• Jul 12th 2010, 01:04 PM
jess0517
Heyy Forum
Im having difficulty figuring out this question soo any help would be greatly appriciated
Thanks so much (Happy)

Attachment 18180
• Jul 12th 2010, 02:05 PM
roninpro
Did you try working out the product for different values of $n$?
• Jul 12th 2010, 02:07 PM
jess0517
Quote:

Originally Posted by roninpro
Did you try working out the product for different values of $n$?

Yes i did but i still couldnt seem to figure it out
• Jul 12th 2010, 02:08 PM
roninpro
I computed the values for $2\leq n\leq 20$:

$\frac{3}{4},\frac{2}{3},\frac{5}{8},\frac{3}{5},\f rac{7}{12},\frac{4}{7},\frac{9}{16},\frac{5}{9},\f rac{11}{20},\frac{6}{11},\frac{13}{24},\frac{7}{13 },\frac{15}{28},\frac{8}{15},\frac{17}{32},\frac{9 }{17},\frac{19}{36},\frac{10}{19},\frac{21}{40}$

Do you see a pattern, at least in the denominators?
• Jul 12th 2010, 02:10 PM
tonio
Quote:

Originally Posted by jess0517
Heyy Forum
Im having difficulty figuring out this question soo any help would be greatly appriciated
Thanks so much (Happy)

Attachment 18180

Do some particular cases: $n=2\Longrightarrow 1-\frac{1}{4}=\frac{3}{4}\,,\,\,n=3\Longrightarrow \frac{3}{4}\cdot\frac{8}{9}=\frac{2}{3}$ , $n=4\Longrightarrow \frac{2}{3}\cdot \frac{15}{16}=\frac{5}{8}$ ,

etc., and now separate in odd and even n's...can you see a pretty clear patern for each case?

Tonio
• Jul 12th 2010, 03:57 PM
Soroban
Hello, jess0517!

Quote:

Find a prove a formula for: . $\displaystyle{\prod ^n_{i=2}\left(1 - \frac{1}{i^2}\right) }$

I cranked out the first few partial products:

. . $\begin{array}{cccc}
n & P(n) \\ \hline \\[-4mm]
2 & \frac{3}{4} \\ \\[-4mm]
3 & \frac{4}{6}\\ \\ [-4mm]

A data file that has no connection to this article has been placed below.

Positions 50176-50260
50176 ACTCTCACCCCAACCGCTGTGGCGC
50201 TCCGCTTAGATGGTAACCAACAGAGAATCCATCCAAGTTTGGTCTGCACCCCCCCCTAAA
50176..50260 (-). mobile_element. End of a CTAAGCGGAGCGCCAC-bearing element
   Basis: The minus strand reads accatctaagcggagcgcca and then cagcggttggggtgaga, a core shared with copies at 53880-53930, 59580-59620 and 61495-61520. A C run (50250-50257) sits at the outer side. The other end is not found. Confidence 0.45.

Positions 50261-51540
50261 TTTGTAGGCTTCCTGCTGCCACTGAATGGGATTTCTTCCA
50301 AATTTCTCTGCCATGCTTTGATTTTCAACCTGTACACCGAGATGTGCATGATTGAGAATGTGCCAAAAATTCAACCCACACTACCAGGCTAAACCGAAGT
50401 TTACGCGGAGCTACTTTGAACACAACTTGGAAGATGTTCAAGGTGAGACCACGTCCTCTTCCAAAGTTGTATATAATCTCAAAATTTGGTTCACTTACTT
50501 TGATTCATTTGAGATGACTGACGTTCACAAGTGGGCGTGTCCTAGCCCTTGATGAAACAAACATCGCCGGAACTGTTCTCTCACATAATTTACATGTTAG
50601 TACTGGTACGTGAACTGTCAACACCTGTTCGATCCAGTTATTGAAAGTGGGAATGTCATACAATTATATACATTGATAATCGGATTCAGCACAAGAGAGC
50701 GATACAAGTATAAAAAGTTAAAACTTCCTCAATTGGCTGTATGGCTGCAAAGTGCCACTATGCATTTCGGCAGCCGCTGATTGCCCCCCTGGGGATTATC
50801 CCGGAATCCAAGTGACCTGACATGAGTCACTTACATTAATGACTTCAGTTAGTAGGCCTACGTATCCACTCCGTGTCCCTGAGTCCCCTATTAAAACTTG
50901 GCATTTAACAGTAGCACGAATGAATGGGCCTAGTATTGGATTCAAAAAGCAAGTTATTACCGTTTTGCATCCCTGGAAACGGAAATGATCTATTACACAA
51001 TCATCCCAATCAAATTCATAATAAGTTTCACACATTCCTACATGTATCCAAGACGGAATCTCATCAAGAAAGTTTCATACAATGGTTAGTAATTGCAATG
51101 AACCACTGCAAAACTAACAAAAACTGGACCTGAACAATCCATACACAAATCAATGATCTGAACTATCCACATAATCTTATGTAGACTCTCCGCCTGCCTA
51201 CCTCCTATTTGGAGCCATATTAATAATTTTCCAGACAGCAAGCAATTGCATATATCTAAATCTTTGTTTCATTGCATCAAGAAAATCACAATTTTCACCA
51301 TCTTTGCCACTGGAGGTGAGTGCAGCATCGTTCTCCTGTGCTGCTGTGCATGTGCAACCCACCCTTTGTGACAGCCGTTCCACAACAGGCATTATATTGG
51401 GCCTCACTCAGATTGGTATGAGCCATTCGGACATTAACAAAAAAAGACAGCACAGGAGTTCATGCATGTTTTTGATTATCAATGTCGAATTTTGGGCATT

4 & \frac{5}{8}\\ \\[-4mm]
5 & \frac{6}{10}\\ \\[-4mm]
6 & \frac{7}{12} \\ \\[-4mm]
7 & \frac{8}{14} \\
\vdots & \vdots \end{array}$

It appears that: . $P(n) \:=\:\dfrac{n+1}{2n}$

I'll let you supply the proof.

• Jul 12th 2010, 04:12 PM
melese
Direct computation.
I assume "find and prove" means that induction is involved.

But anyway you could find the value of $\prod_{i=2}^{n}(1-\frac{1}{i^2})$ by direct manipulation of the terms of the product $(1-\frac{1}{2^2})(1-\frac{1}{3^2})...(1-\frac{1}{n^2})$.
• Jul 13th 2010, 01:21 AM
Opalg
Notice that $1-\dfrac1{i^2} = \dfrac{i^2-1}{i^2} = \dfrac{(i-1)(i+1)}{i^2}$. Therefore

$\left(1-\dfrac{1}{2^2}\right)\left(1-\dfrac{1}{3^2}\right)\ldots\left(1-\dfrac{1}{n^2}\right) = \dfrac{1\cdot3}{2^2} \cdot \dfrac{2\cdot4}{3^2} \cdot \dfrac{3\cdot5}{4^2} \cdots\dfrac{(n-1)(n+1)}{n^2}.$

Now start cancelling: each of the two factors in the numerators cancels with a factor in a neighbouring denominator. The only terms left uncancelled are $\frac12$ at the start and $\frac{n+1}n$ at the end.
• Jul 13th 2010, 11:03 AM
jess0517
Quote:

Originally Posted by Soroban
Hello, jess0517!

I cranked out the first few partial products:

. . $\begin{array}{cccc}
n & P(n) \\ \hline \\[-4mm]
2 & \frac{3}{4} \\ \\[-4mm]
3 & \frac{4}{6}\\ \\ [-4mm]
4 & \frac{5}{8}\\ \\[-4mm]
5 & \frac{6}{10}\\ \\[-4mm]
6 & \frac{7}{12} \\ \\[-4mm]
7 & \frac{8}{14} \\
\vdots & \vdots \end{array}$

It appears that: . $P(n) \:=\:\dfrac{n+1}{2n}$

I'll let you supply the proof.

So using induction would this be correct?.. im not to sure how to write it out formaly on this site but this is how i did it:

[(k+1)+1]/2k =[k+2]/2k = 1/2+1/k = [k+2]/2k ?
Obviously adding a formal base step, induction hypothesis and induction step
• Jul 14th 2010, 03:26 AM
mr fantastic
Thread closed due to this member deleting questions after getting help.